Little Lily Hasselman has already been through a great deal in her first five years. She was diagnosed with Cystic Fibrosis at just six weeks of age and as a result has to endure daily painful physiotherapy, take medication with every meal, and undergo constant medical checks.
Cystic Fibrosis is a life-shortening genetic condition, with no known cure. Many children with the disease used to die in early childhood, but even with treatment advances their life expectancy rarely exceeds 30 years.
However hope is on the horizon. Professor Bob Williamson of Melbourne University is behind a new Australian medical study which aims to prove that umbilical cord blood can successfully treat cystic fibrosis.
The project will use sibling cord blood to regenerate the damaged lung cells of the affected child. “Most CF siblings cord blood has a 1 in 4 chance of being a perfect match that will not be rejected by the immune system of the child living with CF.”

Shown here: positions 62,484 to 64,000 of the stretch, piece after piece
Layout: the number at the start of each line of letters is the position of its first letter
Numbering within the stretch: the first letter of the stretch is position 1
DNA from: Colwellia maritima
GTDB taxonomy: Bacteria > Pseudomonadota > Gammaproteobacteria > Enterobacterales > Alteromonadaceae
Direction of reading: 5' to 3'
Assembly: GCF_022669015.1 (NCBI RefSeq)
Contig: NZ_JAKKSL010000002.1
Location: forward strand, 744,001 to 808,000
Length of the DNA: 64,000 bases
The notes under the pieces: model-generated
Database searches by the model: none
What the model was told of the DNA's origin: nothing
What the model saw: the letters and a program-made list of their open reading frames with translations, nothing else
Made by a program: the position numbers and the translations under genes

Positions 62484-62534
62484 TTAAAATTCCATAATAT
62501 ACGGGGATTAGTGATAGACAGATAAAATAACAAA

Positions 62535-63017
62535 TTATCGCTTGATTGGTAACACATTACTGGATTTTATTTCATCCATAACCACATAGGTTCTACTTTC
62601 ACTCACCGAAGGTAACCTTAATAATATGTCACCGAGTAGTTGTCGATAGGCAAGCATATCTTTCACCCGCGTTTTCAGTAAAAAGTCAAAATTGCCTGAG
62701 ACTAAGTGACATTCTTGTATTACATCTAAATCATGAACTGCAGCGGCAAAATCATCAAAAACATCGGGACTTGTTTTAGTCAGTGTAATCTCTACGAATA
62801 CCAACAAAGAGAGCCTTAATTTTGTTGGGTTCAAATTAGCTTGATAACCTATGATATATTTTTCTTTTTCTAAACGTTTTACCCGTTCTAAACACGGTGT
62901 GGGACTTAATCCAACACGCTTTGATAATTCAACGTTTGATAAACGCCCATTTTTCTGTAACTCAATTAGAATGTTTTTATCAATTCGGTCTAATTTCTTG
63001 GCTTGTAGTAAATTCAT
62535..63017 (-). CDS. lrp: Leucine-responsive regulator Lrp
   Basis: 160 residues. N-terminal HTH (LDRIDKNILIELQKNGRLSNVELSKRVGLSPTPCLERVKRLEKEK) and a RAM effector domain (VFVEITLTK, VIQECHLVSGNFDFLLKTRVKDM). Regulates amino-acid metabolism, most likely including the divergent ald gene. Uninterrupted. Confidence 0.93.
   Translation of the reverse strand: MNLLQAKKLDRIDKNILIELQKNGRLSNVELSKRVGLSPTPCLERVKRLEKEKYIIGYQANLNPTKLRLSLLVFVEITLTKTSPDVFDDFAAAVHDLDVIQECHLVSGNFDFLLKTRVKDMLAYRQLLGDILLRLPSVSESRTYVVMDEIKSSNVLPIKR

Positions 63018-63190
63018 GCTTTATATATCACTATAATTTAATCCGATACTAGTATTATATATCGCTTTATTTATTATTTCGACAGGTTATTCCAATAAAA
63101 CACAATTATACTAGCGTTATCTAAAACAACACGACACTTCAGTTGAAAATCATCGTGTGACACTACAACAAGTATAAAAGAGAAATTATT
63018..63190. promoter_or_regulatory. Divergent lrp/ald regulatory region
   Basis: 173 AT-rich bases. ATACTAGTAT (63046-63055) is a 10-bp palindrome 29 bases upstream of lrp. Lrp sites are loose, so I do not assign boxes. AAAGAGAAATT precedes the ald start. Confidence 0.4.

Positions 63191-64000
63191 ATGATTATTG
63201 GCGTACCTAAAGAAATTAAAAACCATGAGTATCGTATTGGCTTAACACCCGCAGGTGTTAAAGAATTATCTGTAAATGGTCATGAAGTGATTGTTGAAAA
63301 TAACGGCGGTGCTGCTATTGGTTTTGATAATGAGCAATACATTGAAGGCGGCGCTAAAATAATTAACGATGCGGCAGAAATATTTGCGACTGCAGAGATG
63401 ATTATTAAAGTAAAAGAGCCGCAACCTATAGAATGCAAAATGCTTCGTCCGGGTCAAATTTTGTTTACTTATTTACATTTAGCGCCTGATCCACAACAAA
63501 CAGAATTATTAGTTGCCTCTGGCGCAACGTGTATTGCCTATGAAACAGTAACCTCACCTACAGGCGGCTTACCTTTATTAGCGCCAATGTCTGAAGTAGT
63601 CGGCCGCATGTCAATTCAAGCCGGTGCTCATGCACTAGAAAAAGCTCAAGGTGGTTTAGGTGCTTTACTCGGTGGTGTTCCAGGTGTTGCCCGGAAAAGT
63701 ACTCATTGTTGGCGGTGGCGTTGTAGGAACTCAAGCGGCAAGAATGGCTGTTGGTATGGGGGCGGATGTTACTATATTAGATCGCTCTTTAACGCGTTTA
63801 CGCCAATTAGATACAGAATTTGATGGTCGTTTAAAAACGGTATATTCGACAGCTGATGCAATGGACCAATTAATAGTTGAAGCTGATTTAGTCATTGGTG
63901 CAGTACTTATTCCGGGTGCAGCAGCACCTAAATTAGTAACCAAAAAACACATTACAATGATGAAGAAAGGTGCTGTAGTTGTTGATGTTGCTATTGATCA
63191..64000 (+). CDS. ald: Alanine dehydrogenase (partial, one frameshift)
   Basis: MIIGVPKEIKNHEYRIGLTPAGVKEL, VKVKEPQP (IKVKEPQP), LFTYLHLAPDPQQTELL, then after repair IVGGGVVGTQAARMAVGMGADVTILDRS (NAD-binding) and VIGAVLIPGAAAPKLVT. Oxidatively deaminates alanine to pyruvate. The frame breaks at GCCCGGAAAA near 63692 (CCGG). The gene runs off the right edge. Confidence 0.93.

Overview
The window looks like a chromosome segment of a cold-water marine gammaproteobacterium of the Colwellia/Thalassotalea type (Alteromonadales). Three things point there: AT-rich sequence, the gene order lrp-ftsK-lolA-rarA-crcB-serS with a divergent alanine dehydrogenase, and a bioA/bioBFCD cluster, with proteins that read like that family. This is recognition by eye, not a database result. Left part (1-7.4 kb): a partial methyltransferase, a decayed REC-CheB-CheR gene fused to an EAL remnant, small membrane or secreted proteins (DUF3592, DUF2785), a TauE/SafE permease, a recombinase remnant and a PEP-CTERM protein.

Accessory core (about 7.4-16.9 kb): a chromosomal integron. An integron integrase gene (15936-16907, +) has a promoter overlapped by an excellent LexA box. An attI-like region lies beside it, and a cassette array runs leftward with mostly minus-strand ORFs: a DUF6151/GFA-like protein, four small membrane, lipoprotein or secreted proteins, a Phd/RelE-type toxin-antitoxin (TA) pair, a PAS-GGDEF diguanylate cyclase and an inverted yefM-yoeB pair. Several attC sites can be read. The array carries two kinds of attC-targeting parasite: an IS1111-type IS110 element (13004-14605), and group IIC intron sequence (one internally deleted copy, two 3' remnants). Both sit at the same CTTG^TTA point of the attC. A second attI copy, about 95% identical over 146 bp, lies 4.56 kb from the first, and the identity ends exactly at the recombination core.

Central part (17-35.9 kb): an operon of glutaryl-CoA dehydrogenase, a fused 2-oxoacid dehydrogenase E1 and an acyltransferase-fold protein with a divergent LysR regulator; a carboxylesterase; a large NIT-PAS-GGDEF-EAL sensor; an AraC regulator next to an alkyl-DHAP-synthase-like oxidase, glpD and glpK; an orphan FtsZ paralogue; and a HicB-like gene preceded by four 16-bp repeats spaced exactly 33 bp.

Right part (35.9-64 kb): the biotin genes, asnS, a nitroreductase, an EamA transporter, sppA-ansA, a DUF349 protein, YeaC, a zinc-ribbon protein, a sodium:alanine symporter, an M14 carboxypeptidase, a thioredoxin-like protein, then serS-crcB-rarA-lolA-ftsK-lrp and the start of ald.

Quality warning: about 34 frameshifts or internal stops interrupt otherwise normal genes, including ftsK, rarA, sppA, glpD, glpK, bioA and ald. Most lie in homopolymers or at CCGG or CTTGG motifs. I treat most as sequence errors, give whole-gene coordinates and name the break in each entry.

This is where Lily’s little brother and sister come in. Two year old Henri and six month old Zara are both CF-free and had their umbilical cord blood banked at birth with CordBank.
Professor Williamson says Lily’s siblings’ cord blood won’t be used in the study, but will be kept for when a breakthrough comes. The study will prove the safety of the treatment with donated cells from unrelated people, and lab tests are showing positive signs.
Lily’s mum, Sarah-Jayne’s advice to any parent considering storing their baby’s cord blood is, ”Just do it. You never know what might be round the corner and although as parents you hope your children will never need to use their cord blood – it’s a great insurance